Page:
We do try other observational methods, to search for intelligence. We recently took a look at the data to try to find a Kardashev III galaxy of Dyson Spheres, as unlikely as we think such a thing may be. So radio is not our only option as far as looking for potential evidence of intelligence.
    What we seem to be looking for is evidence of industrial revolutions...

  11. #1151
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    Quote Originally Posted by Colin Robinson View Post
    What we seem to be looking for is evidence of industrial revolutions...
    Well, yes, all the searches we've performed have looked for specific technical applications, which would require tool use as well as some degree of creative intellect. I don't know if there is any way to search for any other forms of intelligence, though.
    "I'm planning to live forever. So far, that's working perfectly." Steven Wright

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    Quote Originally Posted by Noclevername View Post
    Well, yes, all the searches we've performed have looked for specific technical applications, which would require tool use as well as some degree of creative intellect. I don't know if there is any way to search for any other forms of intelligence, though.
    Thing is, the past two centuries on Earth show that industrial technology changes fast. Do we really know where it's going? How much idea do we really have of what technologies humans will be using in a hundred years, or a thousand years?

    I know there are theories, including Dyson Spheres. But theorising and knowing are 2 different things, surely?

    Do we know which (if any) features of current technology will be conserved for a respectable fraction of the life of a planet, and which features are in the blink-and-you'll-miss-it category?

  13. #1153
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    Quote Originally Posted by Colin Robinson View Post
    Thing is, the past two centuries on Earth show that industrial technology changes fast. Do we really know where it's going? How much idea do we really have of what technologies humans will be using in a hundred years, or a thousand years?

    I know there are theories, including Dyson Spheres. But theorising and knowing are 2 different things, surely?

    Do we know which (if any) features of current technology will be conserved for a respectable fraction of the life of a planet, and which features are in the blink-and-you'll-miss-it category?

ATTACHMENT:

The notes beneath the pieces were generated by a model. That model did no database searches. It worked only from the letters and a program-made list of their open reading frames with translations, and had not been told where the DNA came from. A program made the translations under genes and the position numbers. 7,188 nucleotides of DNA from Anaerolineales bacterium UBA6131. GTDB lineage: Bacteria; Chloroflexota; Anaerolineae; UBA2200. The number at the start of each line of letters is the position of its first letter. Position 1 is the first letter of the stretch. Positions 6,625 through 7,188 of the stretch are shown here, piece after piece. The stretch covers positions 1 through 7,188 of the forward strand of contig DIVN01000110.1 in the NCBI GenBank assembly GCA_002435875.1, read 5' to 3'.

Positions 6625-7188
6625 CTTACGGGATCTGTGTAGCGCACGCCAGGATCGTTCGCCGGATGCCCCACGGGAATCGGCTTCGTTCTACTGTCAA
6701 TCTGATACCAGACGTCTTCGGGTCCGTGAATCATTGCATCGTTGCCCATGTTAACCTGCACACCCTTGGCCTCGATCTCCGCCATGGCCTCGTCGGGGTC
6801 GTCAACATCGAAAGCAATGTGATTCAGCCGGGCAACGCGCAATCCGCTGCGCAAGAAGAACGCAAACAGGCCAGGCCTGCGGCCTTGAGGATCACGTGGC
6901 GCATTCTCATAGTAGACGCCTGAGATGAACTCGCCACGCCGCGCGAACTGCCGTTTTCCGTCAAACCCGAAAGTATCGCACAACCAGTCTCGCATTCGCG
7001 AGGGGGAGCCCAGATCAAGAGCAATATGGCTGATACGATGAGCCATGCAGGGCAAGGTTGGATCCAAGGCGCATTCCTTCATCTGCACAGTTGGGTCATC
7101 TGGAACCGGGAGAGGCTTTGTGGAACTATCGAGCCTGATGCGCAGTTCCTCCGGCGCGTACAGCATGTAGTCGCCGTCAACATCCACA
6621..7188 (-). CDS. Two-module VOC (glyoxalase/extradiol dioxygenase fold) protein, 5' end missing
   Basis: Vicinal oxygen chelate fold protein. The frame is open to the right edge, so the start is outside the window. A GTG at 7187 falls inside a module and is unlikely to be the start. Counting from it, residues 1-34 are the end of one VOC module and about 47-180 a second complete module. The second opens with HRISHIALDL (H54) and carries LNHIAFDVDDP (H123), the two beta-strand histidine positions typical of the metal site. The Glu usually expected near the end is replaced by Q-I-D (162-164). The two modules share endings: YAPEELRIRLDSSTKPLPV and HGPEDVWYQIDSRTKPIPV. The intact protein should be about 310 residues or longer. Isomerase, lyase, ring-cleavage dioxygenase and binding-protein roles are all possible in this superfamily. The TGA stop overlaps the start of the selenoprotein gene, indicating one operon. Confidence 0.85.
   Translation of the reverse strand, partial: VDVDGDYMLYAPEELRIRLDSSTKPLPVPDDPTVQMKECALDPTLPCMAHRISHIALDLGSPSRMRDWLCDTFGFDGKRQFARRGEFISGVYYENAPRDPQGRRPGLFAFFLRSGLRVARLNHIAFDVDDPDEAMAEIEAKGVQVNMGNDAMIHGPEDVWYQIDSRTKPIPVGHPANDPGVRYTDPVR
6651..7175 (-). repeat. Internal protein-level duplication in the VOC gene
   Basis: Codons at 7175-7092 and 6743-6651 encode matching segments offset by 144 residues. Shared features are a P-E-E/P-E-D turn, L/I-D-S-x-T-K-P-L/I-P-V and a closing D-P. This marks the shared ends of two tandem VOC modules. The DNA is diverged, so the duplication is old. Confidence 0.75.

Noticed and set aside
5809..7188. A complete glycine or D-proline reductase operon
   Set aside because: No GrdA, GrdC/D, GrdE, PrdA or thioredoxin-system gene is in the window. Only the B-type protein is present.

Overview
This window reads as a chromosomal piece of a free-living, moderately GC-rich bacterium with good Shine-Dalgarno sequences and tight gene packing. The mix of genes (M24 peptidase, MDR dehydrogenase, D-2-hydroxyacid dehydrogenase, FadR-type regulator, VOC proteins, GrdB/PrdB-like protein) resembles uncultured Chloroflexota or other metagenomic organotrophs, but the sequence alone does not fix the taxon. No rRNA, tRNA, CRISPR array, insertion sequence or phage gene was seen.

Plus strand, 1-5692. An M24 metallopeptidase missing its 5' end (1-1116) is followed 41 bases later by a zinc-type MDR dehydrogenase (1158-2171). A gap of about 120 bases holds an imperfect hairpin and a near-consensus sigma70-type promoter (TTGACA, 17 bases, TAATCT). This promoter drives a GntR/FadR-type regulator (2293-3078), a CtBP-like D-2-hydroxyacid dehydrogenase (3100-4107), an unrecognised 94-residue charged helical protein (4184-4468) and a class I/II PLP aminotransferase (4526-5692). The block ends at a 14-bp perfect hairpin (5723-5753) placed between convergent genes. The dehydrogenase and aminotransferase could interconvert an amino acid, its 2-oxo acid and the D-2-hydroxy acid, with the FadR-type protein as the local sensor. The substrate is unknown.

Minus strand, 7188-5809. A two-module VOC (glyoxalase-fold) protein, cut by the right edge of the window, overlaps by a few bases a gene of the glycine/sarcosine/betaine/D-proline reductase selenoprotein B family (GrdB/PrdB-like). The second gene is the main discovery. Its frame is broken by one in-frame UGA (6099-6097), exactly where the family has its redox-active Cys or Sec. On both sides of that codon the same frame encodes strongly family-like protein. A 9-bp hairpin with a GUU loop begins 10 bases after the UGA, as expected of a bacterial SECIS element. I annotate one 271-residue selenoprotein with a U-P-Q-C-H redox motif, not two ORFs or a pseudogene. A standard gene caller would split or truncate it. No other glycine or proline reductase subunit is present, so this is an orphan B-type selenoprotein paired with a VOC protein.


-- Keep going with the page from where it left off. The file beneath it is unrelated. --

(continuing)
It's not about certainty; if we knew these answers in advance, we'd know exactly what to look for. It's simply a set of search parameters that are within our current capacity. We test for the testable: EM emissions and patterns that can be seen over light-years. How else could we look for an intelligent civilization?
    "I'm planning to live forever. So far, that's working perfectly." Steven Wright

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    Quote Originally Posted by Noclevername View Post
    It's not about certainty; if we knew these answers in advance, we'd know exactly what to look for. It's simply a set of search parameters that are within our current capacity. We test for the testable: EM emissions and patterns that can be seen over light-years. How else could we look for an intelligent civilization?
    I'd suggest that the first step is to look for life in general, including microbial life.

    When we know a bit more about how widespread or otherwise life is, and how evolution and eco-systems work on different worlds, we'll then be in a better position to develop and test theories about intelligent life.

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    Quote Originally Posted by Colin Robinson View Post
    I'd suggest that the first step is to look for life in general, including microbial life.

    When we know a bit more about how widespread or otherwise life is, and how evolution and eco-systems work on different worlds, we'll then be in a better position to develop and test theories about intelligent life.
    We can do both, you know.

    But technological societies that emit energy would likely be much more detectable over interstellar distances than a planet of microbes. So we tend to pick the low hanging fruit first.
    "I'm planning to live forever. So far, that's working perfectly." Steven Wright

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    Quote Originally Posted by Noclevername View Post
    We can do both, you know.